Although lifestyle interventions are commonly recommended in the management of patients with chronic gout, the evidence from trial
data for their benefits and safety has not been previously examined in a systematic review.
The objective of this systematic review was to evaluate the benefits and safety of lifestyle interventions for the treatment of people with
We searched the Cochrane Central Register of Controlled Trials (CENTRAL), MEDLINE and EMBASE for studies on 5 April 2013.
We also searched the 2010 to 2011 American College of Rheumatology (ACR) and European League against Rheumatism (EULAR)
abstracts and performed a handsearch of the reference lists of included articles.
Studies were included if they were randomised or quasi-randomised controlled trials (RCTs or CCTs) which compared lifestyle
interventions to another therapy (active or placebo) in patients with chronic gout. Outcomes of interest were changes in gout attack
frequency, joint pain, serum urate levels, tophus size, function, quality of life and adverse effects.
Data collection and analysis
Two review authors independently applied methods recommended by The Cochrane Collaboration for the selection, appraisal, data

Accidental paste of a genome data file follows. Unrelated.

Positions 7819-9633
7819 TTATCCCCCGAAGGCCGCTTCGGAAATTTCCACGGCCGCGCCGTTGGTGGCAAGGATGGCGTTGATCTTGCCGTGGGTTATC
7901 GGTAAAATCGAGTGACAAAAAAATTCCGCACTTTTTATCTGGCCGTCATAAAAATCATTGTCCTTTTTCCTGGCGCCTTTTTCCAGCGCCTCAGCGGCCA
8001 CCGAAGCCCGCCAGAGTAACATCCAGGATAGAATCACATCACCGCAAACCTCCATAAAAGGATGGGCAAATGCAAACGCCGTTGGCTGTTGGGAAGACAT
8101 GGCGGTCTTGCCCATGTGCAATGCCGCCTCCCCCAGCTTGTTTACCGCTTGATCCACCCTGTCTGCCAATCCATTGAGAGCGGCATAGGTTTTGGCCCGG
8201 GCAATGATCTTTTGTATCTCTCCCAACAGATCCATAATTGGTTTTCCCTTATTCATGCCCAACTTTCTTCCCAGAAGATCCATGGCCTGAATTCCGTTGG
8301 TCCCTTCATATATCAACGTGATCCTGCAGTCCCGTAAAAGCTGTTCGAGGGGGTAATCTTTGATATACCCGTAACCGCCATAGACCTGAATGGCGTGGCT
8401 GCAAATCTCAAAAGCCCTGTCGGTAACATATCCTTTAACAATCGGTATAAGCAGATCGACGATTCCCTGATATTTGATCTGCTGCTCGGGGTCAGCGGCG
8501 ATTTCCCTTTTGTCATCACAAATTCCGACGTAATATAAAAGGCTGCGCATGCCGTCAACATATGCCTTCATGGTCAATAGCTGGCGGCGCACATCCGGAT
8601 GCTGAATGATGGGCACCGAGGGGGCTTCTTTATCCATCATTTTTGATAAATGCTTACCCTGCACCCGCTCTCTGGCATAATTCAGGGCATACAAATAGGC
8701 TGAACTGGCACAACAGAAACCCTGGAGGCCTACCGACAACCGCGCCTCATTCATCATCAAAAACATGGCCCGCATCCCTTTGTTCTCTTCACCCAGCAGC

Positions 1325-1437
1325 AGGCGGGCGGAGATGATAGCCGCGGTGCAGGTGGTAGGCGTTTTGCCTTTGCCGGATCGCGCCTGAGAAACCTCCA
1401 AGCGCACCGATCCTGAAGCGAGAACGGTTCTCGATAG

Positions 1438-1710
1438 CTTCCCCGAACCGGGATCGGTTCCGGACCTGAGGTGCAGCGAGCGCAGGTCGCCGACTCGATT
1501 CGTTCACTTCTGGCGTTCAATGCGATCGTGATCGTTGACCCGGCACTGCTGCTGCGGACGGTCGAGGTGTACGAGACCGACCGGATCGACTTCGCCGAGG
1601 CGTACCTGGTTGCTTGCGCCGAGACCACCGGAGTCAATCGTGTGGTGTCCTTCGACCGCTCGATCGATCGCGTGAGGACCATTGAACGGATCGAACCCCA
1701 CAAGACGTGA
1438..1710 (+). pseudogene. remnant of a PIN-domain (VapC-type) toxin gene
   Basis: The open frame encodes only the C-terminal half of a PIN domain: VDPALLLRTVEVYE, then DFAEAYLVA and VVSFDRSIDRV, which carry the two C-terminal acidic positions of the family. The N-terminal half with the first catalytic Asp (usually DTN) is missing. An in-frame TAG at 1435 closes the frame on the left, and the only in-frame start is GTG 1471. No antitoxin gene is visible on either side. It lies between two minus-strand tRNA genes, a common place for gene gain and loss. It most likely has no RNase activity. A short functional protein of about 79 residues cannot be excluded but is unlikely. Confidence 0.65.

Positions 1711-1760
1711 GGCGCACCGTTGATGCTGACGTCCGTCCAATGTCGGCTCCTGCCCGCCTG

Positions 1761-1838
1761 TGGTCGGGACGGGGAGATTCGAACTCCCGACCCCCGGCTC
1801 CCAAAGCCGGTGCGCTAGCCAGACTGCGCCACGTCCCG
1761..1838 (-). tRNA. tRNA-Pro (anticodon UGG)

collection and synthesis of studies. We assessed the quality of the body of evidence for each outcome using the GRADE approach.
Only one study (120 participants), at moderate risk of bias, was included in the review. Patients were randomised to one of three
interventions: either skim milk powder (SMP) enriched with glycomacropeptide (GMP) and G600, non-enriched SMP or lactose
powder, over a three-month period. The frequency of acute gout attacks, measured as the number of flares per month, decreased in all
three groups over the three-month study period. Low quality evidence indicated that there was no difference between the SMP/GMP/G600 group and combined control groups (SMP and lactos